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Native Land Acknowledgments Are Not the Same As Land

The growing practice of acknowledging Indigenous land ancestry is a positive change, but tribal stewardship must be the end goal.

A group of Tongva people originally from the L.A. Basin and Southern part of the Santa Monica Mountains are shown performing ceremonial dances and telling stories. 

A group of Tongva people originally from the L.A. Basin and Southern part of the Santa Monica Mountains are shown performing ceremonial dances and telling stories. 

Photographer: Spencer Weiner/Los Angeles Times via Getty Images

It is almost certain that, if you are living in the U.S. (or in nearly any country with a history of colonization), you are living on land that settlers took by force from Indigenous people. You may not have taken it yourself, you may have paid for it, but you are still receiving stolen property. We wish to acknowledge the land of all the Indigenous peoples that has been taken from them/us, by theft, by forced treaty or sale, or by any other means.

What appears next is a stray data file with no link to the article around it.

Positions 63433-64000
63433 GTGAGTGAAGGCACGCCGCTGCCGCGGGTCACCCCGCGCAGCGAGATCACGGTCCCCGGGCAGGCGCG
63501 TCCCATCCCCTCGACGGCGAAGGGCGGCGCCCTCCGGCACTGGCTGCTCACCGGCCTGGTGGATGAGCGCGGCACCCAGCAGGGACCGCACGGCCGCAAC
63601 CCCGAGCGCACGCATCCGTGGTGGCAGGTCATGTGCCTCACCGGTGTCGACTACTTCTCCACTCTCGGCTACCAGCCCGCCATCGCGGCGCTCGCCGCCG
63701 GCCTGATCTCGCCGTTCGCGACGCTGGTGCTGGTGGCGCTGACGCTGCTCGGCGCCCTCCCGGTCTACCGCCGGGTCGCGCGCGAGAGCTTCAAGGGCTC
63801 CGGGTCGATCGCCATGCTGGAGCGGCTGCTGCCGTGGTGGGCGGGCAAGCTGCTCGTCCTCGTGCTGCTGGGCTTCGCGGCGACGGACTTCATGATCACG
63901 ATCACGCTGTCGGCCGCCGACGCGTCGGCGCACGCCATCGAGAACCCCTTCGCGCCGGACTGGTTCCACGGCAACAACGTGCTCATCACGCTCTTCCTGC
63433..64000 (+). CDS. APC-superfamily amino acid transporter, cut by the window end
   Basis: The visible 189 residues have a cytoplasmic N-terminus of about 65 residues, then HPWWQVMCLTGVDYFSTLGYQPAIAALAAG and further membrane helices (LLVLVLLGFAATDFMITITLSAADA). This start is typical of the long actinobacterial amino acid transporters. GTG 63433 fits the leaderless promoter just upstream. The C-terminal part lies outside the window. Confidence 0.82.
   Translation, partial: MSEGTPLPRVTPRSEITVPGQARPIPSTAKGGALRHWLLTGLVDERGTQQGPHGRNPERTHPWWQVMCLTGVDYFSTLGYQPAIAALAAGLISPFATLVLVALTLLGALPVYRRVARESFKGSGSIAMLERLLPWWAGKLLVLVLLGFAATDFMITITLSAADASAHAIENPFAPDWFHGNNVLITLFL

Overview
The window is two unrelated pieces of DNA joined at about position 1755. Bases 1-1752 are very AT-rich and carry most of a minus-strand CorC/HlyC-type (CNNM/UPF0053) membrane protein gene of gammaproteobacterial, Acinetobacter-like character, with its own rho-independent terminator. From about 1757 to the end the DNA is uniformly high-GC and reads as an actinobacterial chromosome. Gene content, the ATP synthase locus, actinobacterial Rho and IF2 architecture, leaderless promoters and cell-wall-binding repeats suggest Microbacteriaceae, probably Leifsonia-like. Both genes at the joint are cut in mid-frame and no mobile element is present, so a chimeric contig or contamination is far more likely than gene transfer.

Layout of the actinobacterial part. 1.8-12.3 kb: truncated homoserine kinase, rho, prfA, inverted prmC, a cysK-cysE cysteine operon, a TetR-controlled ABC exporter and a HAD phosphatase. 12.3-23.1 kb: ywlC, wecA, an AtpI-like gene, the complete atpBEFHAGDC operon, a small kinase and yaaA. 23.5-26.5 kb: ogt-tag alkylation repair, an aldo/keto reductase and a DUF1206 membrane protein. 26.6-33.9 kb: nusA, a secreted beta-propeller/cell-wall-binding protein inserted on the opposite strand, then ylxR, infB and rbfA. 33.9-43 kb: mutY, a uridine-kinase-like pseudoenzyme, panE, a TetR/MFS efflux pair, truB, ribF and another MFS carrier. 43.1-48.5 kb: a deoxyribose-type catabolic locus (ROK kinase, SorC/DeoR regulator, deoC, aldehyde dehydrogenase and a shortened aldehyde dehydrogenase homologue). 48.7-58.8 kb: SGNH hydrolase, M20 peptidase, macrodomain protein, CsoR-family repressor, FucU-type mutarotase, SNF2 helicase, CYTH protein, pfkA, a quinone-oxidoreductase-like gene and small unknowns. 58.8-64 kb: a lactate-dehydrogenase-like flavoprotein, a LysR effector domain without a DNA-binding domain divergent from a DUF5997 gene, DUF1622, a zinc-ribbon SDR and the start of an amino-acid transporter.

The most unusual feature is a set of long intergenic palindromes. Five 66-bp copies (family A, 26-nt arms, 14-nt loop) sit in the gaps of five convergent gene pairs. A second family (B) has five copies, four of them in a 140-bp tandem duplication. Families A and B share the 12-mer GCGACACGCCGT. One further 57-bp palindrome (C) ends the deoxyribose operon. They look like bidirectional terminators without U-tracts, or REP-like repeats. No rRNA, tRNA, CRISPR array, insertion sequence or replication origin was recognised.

Such recognitions have become known as land acknowledgments, and professors, administrators, nonprofit leaders and government workers have begun to invoke them frequently. At the University of California, Riverside, where Dr. Cleaves is an associate professor of teaching and where Dr. Sepulveda earned his PhD, the administration now encourages presenters at public events to acknowledge that they and the audience are gathered on Cahuilla, Tongva, Luiseño, and Serrano land. Yet we have experienced this increase in the acknowledgment of traditional territories all while our own tribal nation remains landless and formally unrecognized by the U.S. We offer our commentary from that positionality: as proponents of and participants in land acknowledgements, as well as witnesses to their shortcomings.